Forbes was founded by B.C. Forbes in 1917 and was later taken over by his sons, particularly the colorful Malcolm. Upon his death, Forbes fell to grandson Steve. But Steve Forbes is now nearing 70 and is likely to soon exit the Forbes stage. As he and others of his generation bow out, they will also be replaced by those who have been educated at LSE and similar institutions. (Today, Keynesian theory is predominant in universities on both sides of the Atlantic. As a result, we now have generations of Keynesians in politics, journalism and economics, almost to the total exclusion of classicists.)
But, let’s return to the Forbes article. Is the writer’s position really all that irrational?
He posits that, if an individual were to receive a UBI of $13,000, courtesy of his government, his economic life would be improved. Quite so. He then extends this assumption to the effect that, if all adult citizens were to receive this unearned increment, they would all benefit, so the economy as a whole would be healthier.
Unfortunately though, the premise does not hold up under extension. If all citizens were to receive the UBI, a new levelling would take place within the economy. This is similar to an increase in minimum wage, wherein, if all employees receive a pay rise, all manufacturers and service providers will have increased costs, which have to be passed on to consumers – the same consumers who just got the pay rise. On balance, no one experiences an improved livelihood. Likewise, if all citizens received a UBI, the cost of living would rise to meet it, leaving no one better off.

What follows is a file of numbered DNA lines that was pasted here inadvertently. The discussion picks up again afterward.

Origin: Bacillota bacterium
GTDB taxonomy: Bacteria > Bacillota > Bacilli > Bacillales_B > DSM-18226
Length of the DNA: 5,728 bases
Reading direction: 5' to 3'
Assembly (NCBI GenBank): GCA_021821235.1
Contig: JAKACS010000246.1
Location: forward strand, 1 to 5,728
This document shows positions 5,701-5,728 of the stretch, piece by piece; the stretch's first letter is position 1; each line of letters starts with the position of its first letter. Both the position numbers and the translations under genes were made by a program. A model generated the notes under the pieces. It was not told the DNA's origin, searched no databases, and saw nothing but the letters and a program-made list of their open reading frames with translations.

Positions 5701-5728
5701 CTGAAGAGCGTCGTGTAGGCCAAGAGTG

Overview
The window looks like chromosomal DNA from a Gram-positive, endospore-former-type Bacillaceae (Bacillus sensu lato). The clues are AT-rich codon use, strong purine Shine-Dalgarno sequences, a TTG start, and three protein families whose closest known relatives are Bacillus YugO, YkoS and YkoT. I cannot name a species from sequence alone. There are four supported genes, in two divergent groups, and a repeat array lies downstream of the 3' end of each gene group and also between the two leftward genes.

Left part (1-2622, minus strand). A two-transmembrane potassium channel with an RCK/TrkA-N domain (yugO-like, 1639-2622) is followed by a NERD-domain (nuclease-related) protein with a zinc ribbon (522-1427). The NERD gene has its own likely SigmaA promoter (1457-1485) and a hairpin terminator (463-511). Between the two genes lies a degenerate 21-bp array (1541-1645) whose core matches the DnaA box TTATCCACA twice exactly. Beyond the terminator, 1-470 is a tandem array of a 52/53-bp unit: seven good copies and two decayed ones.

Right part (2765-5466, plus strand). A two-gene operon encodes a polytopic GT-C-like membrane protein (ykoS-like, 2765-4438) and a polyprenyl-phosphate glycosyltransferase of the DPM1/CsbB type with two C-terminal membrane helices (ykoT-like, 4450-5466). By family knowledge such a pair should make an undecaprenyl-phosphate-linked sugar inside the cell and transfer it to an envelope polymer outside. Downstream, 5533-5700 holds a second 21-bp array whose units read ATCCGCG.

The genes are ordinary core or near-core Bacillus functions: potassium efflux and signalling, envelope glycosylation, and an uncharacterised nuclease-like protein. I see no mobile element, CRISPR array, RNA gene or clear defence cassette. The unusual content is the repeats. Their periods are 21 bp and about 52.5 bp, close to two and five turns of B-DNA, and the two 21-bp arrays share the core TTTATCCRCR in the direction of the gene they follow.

Further, the classic mistake of empowering the government to take charge of the change would have its effects. In every case, when a nanny-state increases the weight of its boot on the neck of the economy, the economy becomes less vibrant, to the detriment of all citizens except those connected directly to the government. Keynesian theory has it that major changes can be made to the economy in isolation, with little or no effect on the economy as a whole. This flawed assumption is a major contributor to the failure of Keynesianism. In truth, any variable affects the whole in some way.
But, returning to the overview, we may wonder why those publications that were once so well-informed, are deteriorating together. The answer lies in the little-understood historical fact that each nation has a shelf-life. It begins its rise as a result of determination and a strong work ethic. It then rises to a level of productivity, which in turn, creates prosperity. This abundance leads the population to become easy prey to empty political claims that largesse from the state can enrich all. Largesse results in complacency, which then turns into apathy.